On the other side, many, many people fall in love with their rabbit companions and treat them with love and affection! Most rabbit breeders begin their love of the animal with a mixed breed bun they picked up at the pet or feed store for a few bucks. It is unfair to assume there is no purpose for a pet rabbit in this world.

At Mad Hatter Rabbits we’ve decided to straddle the fence between these two camps (and I’m sure we’ll get a splinter or two on occasion). We will never breed more rabbits than we can personally provide excellent, loving, and humane care for. We also provide a blanket guarantee to accept any rabbit we have bred back if their new owner can no longer adequately meet their rabbits needs. Each animal that leaves our rabbitry goes with a booklet with recommendations of how to care for your bunny at the bare minimum requirements of the Animal Welfare Act and recommendations for how to go beyond the bare minimum into to a truly enriching relationship with a furry friend.

We don’t see the Fight of the Easter Bunny as black and white. Our primary reason for beginning to breed rabbits was to provide a healthy, organic meat source free of antibiotics and such things for our family. This is a rabbit’s natural role in the life cycle – at the bottom of the food chain as a meal for larger predators. But in our rabbit journey, we found we really enjoy rabbit shows – and it takes the same amount of feed to raise a show rabbit as it does a less type-y rabbit so we may as well work toward having excellent show rabbits with sweet dispositions, fun personalities, and great pedigrees! Finally, for those rabbits that aren’t quite up to snuff on a show table for one reason or another, their attitudes make them a reasonable option for a person who wants a companion.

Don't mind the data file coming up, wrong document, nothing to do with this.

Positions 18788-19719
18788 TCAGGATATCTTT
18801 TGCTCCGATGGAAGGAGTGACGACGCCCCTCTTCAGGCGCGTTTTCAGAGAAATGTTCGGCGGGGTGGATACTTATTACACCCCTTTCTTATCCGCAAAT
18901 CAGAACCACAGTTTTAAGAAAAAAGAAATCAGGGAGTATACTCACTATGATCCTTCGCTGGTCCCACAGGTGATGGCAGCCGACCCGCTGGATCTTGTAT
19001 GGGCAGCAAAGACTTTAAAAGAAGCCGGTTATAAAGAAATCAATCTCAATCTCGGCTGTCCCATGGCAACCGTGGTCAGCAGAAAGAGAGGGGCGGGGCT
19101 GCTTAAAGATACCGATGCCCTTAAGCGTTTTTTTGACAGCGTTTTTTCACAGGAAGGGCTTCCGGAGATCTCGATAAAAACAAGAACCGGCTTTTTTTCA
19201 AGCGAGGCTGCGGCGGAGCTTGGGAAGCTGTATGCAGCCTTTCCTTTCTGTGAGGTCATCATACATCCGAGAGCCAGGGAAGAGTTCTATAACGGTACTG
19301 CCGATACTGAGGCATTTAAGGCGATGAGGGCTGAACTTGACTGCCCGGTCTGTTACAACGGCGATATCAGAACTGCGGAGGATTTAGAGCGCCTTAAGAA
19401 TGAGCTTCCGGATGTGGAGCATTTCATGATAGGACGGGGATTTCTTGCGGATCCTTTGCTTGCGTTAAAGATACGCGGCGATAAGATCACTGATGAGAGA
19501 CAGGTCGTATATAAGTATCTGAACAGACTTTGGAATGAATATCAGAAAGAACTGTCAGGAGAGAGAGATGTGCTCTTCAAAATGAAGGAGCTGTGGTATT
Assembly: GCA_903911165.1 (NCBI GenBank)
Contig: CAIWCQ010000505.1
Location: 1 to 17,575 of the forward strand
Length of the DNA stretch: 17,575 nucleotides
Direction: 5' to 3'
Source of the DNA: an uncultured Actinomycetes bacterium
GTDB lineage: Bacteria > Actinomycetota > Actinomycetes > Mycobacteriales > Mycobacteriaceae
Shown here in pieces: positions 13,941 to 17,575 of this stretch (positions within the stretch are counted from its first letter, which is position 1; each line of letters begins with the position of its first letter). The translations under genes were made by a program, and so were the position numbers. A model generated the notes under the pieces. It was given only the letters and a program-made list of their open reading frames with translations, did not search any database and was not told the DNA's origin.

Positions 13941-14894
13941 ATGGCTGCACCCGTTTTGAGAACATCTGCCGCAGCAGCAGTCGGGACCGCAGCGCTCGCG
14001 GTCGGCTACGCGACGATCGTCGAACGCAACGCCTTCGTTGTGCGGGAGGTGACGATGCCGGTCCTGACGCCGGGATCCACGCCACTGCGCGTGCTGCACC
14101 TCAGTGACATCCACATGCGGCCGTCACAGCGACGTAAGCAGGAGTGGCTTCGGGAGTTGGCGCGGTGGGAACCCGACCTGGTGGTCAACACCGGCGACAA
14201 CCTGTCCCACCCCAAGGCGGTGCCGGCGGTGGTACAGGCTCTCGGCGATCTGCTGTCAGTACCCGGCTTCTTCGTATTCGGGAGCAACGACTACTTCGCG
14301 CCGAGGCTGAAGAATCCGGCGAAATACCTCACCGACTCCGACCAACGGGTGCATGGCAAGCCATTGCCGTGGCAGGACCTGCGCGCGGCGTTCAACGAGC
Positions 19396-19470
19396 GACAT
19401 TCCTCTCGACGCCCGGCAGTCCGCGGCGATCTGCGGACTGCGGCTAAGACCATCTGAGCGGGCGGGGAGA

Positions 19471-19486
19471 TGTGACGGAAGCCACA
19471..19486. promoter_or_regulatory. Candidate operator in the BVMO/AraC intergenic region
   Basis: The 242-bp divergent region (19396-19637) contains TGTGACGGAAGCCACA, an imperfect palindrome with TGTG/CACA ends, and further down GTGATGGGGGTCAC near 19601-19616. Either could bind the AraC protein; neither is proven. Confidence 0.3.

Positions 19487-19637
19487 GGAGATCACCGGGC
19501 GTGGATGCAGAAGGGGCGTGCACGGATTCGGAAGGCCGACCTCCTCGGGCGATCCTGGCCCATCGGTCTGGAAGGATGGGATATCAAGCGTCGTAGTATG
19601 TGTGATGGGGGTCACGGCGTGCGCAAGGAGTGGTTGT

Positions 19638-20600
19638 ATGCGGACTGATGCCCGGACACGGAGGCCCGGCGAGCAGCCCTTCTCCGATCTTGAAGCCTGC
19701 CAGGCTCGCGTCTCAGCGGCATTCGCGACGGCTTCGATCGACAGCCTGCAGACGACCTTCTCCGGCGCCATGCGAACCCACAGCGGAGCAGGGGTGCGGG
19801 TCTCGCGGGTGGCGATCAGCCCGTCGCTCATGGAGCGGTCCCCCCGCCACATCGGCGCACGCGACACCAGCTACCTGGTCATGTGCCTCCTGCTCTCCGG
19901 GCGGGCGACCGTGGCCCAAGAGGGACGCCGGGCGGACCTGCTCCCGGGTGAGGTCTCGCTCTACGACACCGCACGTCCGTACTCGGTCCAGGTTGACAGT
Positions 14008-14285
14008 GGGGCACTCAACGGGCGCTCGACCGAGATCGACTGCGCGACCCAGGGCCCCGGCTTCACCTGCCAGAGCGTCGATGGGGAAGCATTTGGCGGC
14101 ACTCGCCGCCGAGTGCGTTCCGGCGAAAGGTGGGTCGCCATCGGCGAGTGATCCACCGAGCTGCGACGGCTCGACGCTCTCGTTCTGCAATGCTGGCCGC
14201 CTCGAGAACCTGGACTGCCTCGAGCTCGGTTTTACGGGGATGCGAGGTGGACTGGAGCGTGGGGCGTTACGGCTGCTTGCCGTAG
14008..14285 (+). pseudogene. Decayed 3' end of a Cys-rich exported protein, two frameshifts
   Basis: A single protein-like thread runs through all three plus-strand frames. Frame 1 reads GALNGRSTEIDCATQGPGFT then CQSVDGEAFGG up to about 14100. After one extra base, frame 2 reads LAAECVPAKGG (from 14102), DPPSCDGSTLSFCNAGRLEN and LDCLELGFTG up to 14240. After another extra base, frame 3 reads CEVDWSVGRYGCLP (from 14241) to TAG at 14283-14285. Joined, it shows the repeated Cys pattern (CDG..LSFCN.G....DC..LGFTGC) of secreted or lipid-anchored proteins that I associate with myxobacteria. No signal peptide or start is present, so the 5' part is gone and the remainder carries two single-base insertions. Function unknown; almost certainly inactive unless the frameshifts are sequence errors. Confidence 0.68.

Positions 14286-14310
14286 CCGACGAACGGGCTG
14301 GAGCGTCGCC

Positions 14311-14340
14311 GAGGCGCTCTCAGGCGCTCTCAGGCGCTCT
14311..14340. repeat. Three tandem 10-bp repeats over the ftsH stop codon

If we don’t limit human beings to only one point and purpose of life – if we can comprehend a life where there is a capability to wear multiple hats – then there’s space in this world for our livestock to fulfill a multitude of purposes as well!

Anyone want to join us on the middle ground?

Meet the Holland Lops!

Our Holland Lops are from three separate bloodlines and are currently living in three homes as pets! Here are just a few of the babies from Grand Champion lines we have as part of our breeding stock! (Look for more babies around Christmas 2012!)


Caramel Machiatto


Chocolate Chip




%d bloggers like this: